2

One point that often gets missed in this discussion is the fact that SSL also encrypts the page URL that you use when accessing a website. If someone were eavesdropping on your connection, (NSA?) and you were visiting a site that wasn't provided over SSL, someone could see which pages you access and build a profile around you based on your browsing habits. ...


10

As a general rule, it's good policy to strongly encrypt all data travelling across public networks. The reason is that if only "sensitive" data is encrypted, it's very easy for eavesdroppers to target potentially useful data simply by looking for anything that's encrypted. However, if everything is encrypted by default then they have no idea what ...


27

In addition to the other good answers I would add that HTTPS ensures that when I think I'm reading bbc.com, I really am reading the content provided by bbc.com, not a hostile third-party who wants to fool me. Some news sites still present facts. People make decisions based on those facts -- decisions that have real-world consequences.


11

One reason in general I would like to add to the above answers is that even though you might not be doing something highly illegal in a western country, you should not assume that the government is not interested in what you read. Reading the following might put you on a list: Classified, documents leaked by whistle-blowers that are technically illegal A ...


53

Encryption is not just about preventing eavesdroppers from reading data, it also prevents them from changing it. Flipping images on webpages upside down is an amusing prank to play on housemates but a malicious person could inject ads, or harmful code (Java, Javascript, Flash etc.) into your webpages without you realizing it. ...


68

The issue you're dealing with, here, is that if you decide not to encrypt a connection, you're making assumptions regarding the sensitivity of the data that goes over that connection. Unfortunately, it is impossible to properly make that assumption because: You might not have fully understood all the implication of the data (for instance, if Twitter ...


8

I think that really depends on the extent of definition of "sensitive data." Passwords and credit card numbers is certainly one, but perhaps looking up on WebMD info about a rash, while a generally public info, may be something that you're sensitive about, and don't want employer or your ISP to know (employers' rights and use of work equipment arguments ...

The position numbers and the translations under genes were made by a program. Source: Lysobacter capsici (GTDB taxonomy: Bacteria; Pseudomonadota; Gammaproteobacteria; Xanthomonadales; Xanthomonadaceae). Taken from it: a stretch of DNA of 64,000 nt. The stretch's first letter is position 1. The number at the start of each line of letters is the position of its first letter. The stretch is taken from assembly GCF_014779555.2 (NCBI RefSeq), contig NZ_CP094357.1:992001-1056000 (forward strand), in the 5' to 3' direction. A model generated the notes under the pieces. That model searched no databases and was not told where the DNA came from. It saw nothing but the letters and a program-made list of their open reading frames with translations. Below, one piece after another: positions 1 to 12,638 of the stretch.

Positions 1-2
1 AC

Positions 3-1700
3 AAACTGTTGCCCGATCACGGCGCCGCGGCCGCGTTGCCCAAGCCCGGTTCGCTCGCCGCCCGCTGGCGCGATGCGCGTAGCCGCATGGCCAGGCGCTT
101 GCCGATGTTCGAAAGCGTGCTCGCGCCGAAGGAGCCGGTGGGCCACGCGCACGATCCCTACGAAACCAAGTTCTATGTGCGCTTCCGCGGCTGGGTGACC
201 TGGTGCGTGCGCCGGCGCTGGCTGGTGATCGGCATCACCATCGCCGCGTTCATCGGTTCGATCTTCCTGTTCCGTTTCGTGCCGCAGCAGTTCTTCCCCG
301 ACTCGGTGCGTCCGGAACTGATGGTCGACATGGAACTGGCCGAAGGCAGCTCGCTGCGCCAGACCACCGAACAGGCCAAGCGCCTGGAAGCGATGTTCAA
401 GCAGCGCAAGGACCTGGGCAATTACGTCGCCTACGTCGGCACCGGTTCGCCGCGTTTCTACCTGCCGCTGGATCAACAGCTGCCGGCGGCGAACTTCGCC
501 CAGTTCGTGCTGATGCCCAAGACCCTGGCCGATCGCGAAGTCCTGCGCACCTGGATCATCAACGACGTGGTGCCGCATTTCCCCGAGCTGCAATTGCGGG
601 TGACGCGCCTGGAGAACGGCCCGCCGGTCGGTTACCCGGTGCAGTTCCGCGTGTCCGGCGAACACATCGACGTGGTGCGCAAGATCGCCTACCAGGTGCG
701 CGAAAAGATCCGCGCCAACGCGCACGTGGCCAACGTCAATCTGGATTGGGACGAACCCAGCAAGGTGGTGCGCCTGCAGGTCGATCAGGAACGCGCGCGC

3

Lots of news sites/newspaper sites provide accounts for additional functionality, subscriptions, etc. Forcing all web traffic through SSL reduces risk by making sure no one can ever log in on an unencrypted connection. Generally it's better to be safe than sorry. Nowadays HTTPS isn't as much as an overhead as it used to be, so why not encrypt all ...


0

Unfortunately, there is no simple way to identify which of the dozens of processes shown in Windows Task Manager corresponds to the pop-up and should be killed. In fact, in the Chrome browser I just had a pop-up which did not add to the 50 processes as an extra process. The only way to safely close the popup window is then to close the browser entirely by ...


0

Rory It doesn't answer the question directly but it relates to it! Freedom likes to know how to not be traceable from his government due to his political activities on the web. So taking the right measures along with using the proper tools will make hiding your identity even better assured. You can tell someone to use windows without an antivirus/internet ...


0

"...even when you use a VPN service, browsers... can still somehow provide your real location" That can be addressed by tunneling all traffic through the VPN connection. If only particular traffic is defined to be tunnel-bound, anything not matching will go about its normal path. Typically this likely to be destined for the Internet - thus exposing ...


1

The geolocation API which allows websites to obtain your location from your web browser is supposed to be opt-in. The standard specification says that it must not be enabled without the users permission. For that reason it can be switched on and off in the settings of most web browsers. When you don't trust your web browser to respect that preference, then ...